Friday, October 29, 2010

A Reel Review: SAW 3D

OPENING REMARKS: Despite the obvious encouragement of the studios, this blogger intended NOT to view this film in 3D. Every film should be able to be judged upon its own merits of content, entertainment, etc. Nothing should need a gimmick to make things complete. Unfortunately, the world is being taken over by Satan, and this Opus of Shit was made unavailable in 2D in this blogger’s market.

On to business:

SAW 3D (or VII) looks to carry on the tradition of its VI predecessors by offering gory man-traps which are supposed to provide meaning in a larger tale of humanity and retribution, weaved around a mystery of who-dun-it. It is a formula that has kept the die-hard fans of the series blindly coming back for more every year. VII tries really hard to get one element right, but forgets to pay attention to another in what is supposed to be the grand finale of the series.

As Jigsaws heir-apparent Hoffman (Costas Mandylor) battles Jigsaw’s widow Jill (Betsy Russell) for the Jigsaw legacy, a group of Jigsaw survivors seek the help of self-proclaimed man-trap survivor Bobby (Sean Patrick Flannery). Bobby finds himself in another maze of traps to atone for his dark secrets, while Dr. Gordon (Cary Elwes) returns to explain his fate that we never saw at the end of I.

The series has always prided itself on the cleverness and horror of its man-traps, and VII is no different. But what makes things fall flat is the lack of a mystery. We know Bobby has to navigate/survive the traps, we know Hoffman is the bad guy who wants to kill Jill (not Bill), and after that there’s nothing of interest. Seeing Bobby go from trap to trap, led by an endless supply of no-longer-creepy puppets, becomes tedious, not to mention…somewhat boring. It’s hard not to watch trap-after-trap and say “I feel like I’ve seen this before”.

The Hoffman vs. Jill storyline becomes more of a cat-and-mouse game with an obvious inevitable showdown. There is no mystery behind it, and the way it plays out in the end is nothing that could not have been resolved IV movies ago. Jigsaw (Tobin Bell) is reduced to small cameos here and there, and his status as a prophet and genius is pushed way to the back of the room. His presence feels like an afterthought, and almost intrusive.

The traps are gory and bloody and offer some squeamish moments. However each one, especially the last one, pushes the realm of believability and is far and removed from the cleverness of the first and even second film. Lots of blood and hacked-up bodies are present; and while the gore is nicely done via CGI and practical effects, it’s not very scary and doesn’t help matters much in a “horror” film.

Director Kevin Greutert offers little to the mix and contributes to the mundane feel. What’s interesting here is that things look a lot more colorful than past attempts which were shot in flat tones. This may be because of the 3D (most 3D films suffer from being too dark), but the problem is the overuse of color makes things look fake and unconvincing. The uncharacteristic color and unrealistic scenarios make the entire run feel like a parody. The Third Dimension is shockingly under-used, and offers little other than a few pointy things and a handful of projectiles.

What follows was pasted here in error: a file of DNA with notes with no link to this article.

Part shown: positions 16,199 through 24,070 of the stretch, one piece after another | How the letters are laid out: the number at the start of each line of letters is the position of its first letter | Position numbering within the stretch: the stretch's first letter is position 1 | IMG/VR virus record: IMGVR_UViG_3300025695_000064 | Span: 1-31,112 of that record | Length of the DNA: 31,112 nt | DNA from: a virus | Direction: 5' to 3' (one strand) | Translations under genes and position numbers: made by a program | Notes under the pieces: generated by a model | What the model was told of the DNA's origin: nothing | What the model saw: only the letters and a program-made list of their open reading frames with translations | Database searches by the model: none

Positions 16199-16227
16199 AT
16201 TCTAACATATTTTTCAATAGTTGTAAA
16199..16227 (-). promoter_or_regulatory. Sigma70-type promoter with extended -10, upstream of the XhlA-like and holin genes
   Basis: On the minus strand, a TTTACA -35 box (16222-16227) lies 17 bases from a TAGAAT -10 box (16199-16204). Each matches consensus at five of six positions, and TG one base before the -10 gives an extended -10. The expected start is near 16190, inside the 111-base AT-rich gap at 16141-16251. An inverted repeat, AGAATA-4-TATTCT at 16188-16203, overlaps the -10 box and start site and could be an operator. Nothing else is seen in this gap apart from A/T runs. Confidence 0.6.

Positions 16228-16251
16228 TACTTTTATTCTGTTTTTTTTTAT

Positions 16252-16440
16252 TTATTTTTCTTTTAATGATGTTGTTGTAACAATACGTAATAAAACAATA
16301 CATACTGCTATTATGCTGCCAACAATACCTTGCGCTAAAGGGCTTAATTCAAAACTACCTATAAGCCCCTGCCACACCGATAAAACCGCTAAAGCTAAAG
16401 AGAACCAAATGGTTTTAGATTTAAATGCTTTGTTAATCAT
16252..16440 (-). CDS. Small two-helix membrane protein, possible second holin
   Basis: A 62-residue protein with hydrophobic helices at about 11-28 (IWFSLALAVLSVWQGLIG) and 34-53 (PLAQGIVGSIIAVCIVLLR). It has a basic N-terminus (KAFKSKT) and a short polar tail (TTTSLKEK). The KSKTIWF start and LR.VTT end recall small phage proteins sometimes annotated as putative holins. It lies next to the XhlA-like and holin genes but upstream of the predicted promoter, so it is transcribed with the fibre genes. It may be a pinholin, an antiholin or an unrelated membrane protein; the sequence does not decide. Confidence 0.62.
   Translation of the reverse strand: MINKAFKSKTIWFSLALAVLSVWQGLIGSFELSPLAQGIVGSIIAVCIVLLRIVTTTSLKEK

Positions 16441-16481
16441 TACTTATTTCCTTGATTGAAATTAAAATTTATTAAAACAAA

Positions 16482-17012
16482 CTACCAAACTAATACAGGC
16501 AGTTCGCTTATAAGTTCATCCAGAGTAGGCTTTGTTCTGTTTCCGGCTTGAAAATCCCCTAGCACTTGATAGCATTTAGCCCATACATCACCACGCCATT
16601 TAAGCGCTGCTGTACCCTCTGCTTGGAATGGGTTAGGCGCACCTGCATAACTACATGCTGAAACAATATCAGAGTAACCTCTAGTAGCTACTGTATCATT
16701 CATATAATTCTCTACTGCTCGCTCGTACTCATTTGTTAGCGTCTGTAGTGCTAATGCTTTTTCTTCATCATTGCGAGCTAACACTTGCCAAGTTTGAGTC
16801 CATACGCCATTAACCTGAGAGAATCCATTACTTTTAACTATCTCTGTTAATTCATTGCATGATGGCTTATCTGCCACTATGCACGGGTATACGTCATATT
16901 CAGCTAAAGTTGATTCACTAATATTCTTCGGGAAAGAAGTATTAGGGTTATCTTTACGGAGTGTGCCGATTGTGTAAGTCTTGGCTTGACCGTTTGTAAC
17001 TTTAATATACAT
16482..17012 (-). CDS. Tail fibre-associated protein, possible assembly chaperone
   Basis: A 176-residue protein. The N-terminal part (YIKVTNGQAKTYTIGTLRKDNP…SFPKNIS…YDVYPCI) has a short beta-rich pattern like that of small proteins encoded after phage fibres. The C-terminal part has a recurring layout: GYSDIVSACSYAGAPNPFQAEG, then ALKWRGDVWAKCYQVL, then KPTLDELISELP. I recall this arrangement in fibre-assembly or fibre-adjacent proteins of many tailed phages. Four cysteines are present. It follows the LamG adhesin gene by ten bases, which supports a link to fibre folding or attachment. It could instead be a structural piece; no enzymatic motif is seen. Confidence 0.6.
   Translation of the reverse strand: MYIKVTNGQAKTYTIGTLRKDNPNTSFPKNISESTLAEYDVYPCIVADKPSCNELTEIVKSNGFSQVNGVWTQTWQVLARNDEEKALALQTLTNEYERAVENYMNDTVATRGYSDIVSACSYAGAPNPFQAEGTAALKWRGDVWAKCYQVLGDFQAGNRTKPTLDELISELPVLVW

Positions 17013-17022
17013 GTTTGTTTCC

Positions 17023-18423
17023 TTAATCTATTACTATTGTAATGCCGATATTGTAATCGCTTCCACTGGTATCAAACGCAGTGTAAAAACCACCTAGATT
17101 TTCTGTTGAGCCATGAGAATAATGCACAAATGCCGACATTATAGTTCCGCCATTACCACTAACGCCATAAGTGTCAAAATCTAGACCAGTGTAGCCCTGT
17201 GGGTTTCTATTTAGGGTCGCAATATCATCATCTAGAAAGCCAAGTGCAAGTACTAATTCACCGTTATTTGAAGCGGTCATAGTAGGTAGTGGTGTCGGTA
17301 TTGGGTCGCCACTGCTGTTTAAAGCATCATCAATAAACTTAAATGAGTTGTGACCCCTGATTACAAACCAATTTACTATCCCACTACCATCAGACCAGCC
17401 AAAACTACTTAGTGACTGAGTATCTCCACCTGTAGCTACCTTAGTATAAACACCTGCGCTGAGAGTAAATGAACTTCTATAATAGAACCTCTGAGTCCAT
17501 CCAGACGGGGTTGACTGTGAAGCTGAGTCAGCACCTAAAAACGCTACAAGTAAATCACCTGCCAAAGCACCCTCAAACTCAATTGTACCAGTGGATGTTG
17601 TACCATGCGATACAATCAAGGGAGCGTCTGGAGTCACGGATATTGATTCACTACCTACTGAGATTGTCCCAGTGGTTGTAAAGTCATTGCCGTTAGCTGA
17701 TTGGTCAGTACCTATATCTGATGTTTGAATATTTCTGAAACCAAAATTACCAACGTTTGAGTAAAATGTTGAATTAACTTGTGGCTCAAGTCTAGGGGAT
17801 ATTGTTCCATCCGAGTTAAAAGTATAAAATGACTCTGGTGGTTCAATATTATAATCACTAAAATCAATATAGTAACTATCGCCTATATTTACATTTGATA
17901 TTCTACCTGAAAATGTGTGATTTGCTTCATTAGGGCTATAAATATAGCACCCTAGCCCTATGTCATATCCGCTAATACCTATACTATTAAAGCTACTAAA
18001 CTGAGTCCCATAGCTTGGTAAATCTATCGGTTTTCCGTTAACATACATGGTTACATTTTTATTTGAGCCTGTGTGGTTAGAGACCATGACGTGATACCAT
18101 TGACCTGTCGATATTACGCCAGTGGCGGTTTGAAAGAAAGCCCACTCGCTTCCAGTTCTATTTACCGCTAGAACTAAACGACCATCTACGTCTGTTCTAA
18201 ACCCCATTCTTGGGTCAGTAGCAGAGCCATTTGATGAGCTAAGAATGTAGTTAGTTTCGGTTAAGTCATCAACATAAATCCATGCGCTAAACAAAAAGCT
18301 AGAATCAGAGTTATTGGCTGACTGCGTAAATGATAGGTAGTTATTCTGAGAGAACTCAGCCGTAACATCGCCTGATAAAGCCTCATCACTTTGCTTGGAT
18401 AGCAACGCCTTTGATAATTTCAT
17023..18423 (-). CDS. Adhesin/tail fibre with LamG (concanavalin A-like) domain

The grand finale is probably seen from 100 miles away by die-hards of the franchise, and feels like a tack-on more than a proper bookend that followers deserve. There is also a moment near the end that is such a Jump-the-Shark/Nuke-the-Fridge moment that it’s laughable and murders the credibility of everything. A shame, as followers of this storyline for 7 years should get more for their overpriced 3D ticket. Jigsaw has left the building; not with a bang, but with a quiet slip into nothingness.


Wednesday, October 27, 2010

Reel Facts & Opinions

FACT: A recent interview with Christopher Nolan posted on states some Whopper-sized news: the title of Batman 3 will be THE DARK KNIGHT RISES.
The interview also eliminated The Riddler as the villian.

OPINION: I told you guys you wouldn't see The Riddler.

FACT: The Prime Minister of New Zealand, John Key, announced that THE HOBBIT will indeed be filmed in New Zealand. The Government will introduce legislation to clarify the distinction between independent contractors and employees as it relates to the film industry only. This was the sticking point that had Union actors being pressured to walk away from the $670 million dollar film.

OPINION: The good guys win.

FACT: Lucasfilm has announced that it will convert all of the Indiana Jones films to 3D for theatrical release.

OPINION: RAIDERS OF THE LOST ARK is already a perfect film and needs no help; and not even 3D rendered by Jesus Christ can improve THE CRYSTAL SKULL.

Friday, October 22, 2010

A Reel Review: HEREAFTER

Clint Eastwood’s HEREAFTER is less about death and more about life. The film spends a short time dealing with death and the beyond, and that can either be the blessing or curse of the story. Eastwood doesn’t go for a SIXTH SENSE or POLTERGIEST tale, and instead weaves a deliberately slow-paced story about three people searching for answers.